In what appears as an attempt to present readers with a familiar experience, the illustrator clearly went for a Paget style for his accompanying drawings. The above drawing (from The Black Bag Left on a Doorstep) is very much the same as the train carriage drawings that Paget drew for The Boscombe Valley Mystery and Silver Blaze.
However the writer's efforts were not enough. The Pall Mall Gazette of April 6th 1894 reviewed the stories (presumably when they were compiled into book form) and said that even though they were as good as similar stories (presumably not including Holmes) they relied too much on a fixed pattern which the reviewer defined as follows:
'avoid the obvious criminal: connect your case if possible with some absolutely irrelevant advertisement read by chance in the morning paper: score off everyone else around, but remember last of all that it is possible even for an amateur detective to be a bore.'
In December 1893, just as Holmes (supposedly) went over the falls of Reichenbach, a more successful would-be replacement emerged. His name was Sexton Blake. His similarities to Sherlock Holmes were such that he was even referred to as 'the poor man's Sherlock Holmes'.
In fact, the similarities were so startling that it is a wonder that legal proceedings were not started by Conan Doyle or The Strand. Blake's appearance was virtually identical to Paget's Holmes, he eventually (but not initially) had a residence on Baker Street, he had a less intelligent sidekick who was a man of action and his name even had the same number of syllables (which I believe was probably a conscious decision - the same of course was true for Loveday Brooke).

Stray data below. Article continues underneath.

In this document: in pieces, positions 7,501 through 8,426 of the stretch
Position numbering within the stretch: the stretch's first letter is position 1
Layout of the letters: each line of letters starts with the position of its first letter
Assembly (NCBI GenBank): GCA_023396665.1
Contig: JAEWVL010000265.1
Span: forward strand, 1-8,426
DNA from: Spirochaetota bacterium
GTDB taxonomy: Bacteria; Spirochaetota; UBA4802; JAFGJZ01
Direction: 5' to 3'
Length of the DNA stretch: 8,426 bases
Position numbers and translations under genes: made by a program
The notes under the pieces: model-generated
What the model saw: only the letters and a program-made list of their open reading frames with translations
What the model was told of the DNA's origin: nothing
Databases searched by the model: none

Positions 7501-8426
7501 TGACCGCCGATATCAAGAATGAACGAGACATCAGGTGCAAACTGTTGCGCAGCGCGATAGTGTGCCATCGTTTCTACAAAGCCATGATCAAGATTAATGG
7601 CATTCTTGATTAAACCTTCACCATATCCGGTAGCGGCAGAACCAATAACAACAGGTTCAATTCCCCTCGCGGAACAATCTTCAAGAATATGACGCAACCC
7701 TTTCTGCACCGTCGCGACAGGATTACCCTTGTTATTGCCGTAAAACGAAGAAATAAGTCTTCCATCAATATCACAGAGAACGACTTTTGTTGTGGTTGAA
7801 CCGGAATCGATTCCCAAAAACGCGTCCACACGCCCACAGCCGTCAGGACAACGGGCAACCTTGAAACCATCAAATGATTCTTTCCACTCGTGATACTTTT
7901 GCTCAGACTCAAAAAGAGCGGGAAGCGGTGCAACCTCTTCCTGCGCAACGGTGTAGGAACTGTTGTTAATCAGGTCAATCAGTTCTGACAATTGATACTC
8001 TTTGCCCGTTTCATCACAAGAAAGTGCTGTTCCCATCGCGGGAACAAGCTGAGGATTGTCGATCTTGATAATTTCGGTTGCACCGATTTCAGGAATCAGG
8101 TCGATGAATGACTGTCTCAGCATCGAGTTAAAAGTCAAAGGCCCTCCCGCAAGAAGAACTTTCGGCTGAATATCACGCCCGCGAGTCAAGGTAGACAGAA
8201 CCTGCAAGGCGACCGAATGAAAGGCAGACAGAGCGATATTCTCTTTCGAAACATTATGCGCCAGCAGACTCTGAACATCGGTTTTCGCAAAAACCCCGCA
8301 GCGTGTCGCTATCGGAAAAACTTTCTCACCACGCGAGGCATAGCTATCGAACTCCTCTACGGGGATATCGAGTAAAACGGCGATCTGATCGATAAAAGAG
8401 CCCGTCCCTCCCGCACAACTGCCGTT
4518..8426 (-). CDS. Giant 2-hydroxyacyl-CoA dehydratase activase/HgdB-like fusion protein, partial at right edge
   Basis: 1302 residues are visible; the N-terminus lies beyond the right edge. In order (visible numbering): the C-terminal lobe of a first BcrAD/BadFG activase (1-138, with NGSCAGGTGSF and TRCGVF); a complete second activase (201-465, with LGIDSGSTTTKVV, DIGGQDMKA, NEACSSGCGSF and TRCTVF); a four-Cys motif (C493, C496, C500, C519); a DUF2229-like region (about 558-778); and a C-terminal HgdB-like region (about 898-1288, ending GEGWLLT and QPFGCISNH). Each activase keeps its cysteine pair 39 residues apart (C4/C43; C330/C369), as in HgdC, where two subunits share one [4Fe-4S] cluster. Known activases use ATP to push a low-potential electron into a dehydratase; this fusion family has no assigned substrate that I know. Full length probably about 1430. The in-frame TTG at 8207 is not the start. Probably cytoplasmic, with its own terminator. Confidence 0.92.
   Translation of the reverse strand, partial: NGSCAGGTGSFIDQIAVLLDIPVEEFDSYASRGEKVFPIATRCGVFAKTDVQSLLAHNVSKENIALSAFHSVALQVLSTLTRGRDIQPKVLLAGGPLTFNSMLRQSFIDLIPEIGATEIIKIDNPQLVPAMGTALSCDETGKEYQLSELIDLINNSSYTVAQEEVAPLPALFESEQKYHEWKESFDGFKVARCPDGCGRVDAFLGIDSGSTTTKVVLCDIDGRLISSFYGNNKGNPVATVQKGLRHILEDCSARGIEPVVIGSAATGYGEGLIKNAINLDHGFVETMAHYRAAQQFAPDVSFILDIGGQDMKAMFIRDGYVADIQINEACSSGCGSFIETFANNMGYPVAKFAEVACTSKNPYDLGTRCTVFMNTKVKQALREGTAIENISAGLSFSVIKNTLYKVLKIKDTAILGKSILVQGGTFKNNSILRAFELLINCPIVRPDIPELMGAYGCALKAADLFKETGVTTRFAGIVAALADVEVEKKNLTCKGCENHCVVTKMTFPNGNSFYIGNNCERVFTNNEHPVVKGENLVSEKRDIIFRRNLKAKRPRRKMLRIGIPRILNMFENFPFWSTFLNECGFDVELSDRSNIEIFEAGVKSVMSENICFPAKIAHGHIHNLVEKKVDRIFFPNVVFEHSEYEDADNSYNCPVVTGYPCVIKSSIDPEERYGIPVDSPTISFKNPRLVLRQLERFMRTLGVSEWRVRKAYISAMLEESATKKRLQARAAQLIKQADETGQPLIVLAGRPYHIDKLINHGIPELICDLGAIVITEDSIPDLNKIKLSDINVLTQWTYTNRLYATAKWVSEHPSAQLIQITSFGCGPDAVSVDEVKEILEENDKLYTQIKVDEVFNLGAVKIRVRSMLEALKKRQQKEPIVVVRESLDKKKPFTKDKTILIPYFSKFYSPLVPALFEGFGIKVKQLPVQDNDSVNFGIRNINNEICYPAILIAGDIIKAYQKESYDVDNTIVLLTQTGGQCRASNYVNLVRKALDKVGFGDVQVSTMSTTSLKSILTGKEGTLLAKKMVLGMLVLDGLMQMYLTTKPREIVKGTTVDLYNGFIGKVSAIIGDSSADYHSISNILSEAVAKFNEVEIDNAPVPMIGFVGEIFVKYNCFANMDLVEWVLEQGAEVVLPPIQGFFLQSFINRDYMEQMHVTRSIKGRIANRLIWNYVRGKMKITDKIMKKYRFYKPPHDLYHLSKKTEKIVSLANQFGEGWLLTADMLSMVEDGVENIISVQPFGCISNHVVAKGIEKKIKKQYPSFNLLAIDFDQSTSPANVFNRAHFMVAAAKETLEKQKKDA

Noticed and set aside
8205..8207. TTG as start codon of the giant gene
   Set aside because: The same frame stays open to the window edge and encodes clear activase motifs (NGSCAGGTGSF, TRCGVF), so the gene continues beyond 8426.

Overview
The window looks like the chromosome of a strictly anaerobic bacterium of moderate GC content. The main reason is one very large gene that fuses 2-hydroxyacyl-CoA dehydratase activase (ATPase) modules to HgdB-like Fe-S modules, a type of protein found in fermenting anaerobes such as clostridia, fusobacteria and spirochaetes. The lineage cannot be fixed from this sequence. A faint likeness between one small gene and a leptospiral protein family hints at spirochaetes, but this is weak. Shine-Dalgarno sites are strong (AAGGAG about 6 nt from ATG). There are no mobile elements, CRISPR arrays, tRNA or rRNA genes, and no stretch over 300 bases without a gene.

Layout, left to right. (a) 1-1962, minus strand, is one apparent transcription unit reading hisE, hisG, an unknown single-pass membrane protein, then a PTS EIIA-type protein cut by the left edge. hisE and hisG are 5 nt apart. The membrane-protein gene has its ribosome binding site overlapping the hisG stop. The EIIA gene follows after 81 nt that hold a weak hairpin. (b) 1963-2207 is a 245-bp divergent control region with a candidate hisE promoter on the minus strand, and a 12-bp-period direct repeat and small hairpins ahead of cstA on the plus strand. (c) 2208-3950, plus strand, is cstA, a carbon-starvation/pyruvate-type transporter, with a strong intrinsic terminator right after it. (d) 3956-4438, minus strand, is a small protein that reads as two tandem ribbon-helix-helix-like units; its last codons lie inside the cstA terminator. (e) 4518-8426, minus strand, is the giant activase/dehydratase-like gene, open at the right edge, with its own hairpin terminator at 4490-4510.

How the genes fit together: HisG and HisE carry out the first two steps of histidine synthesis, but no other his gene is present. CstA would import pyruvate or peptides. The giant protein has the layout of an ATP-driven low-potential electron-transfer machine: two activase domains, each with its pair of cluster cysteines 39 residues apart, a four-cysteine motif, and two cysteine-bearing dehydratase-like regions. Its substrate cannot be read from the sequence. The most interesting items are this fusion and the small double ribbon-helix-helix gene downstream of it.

Blake suffered (or did not depending on your point of view) from having no single author. Consequently he was able to have a lot more adventures but naturally his character was subject, to some degree, to variation brought about by so many different author perspectives.
Initially, as I suggest in The Norwood Author, Conan Doyle was probably relieved that other detectives were coming up. He may have hoped that the public would latch on to one or more of them and that this would reduce the demand for Holmes's resurrection. However, when it finally came to Holmes's resurrection (in The Hound of the Baskervilles) it is tempting to wonder whether Conan Doyle had any fears that these new detectives would dent his income. As we now know he had no cause to worry - the name Sherlock Holmes would always draw people in - but he may well have had some concerns even if he did not express them publicly.
The Norwood Author (Amazon UK, Amazon US, Book Depository). Kindle, iPad and other e-reader formats are available.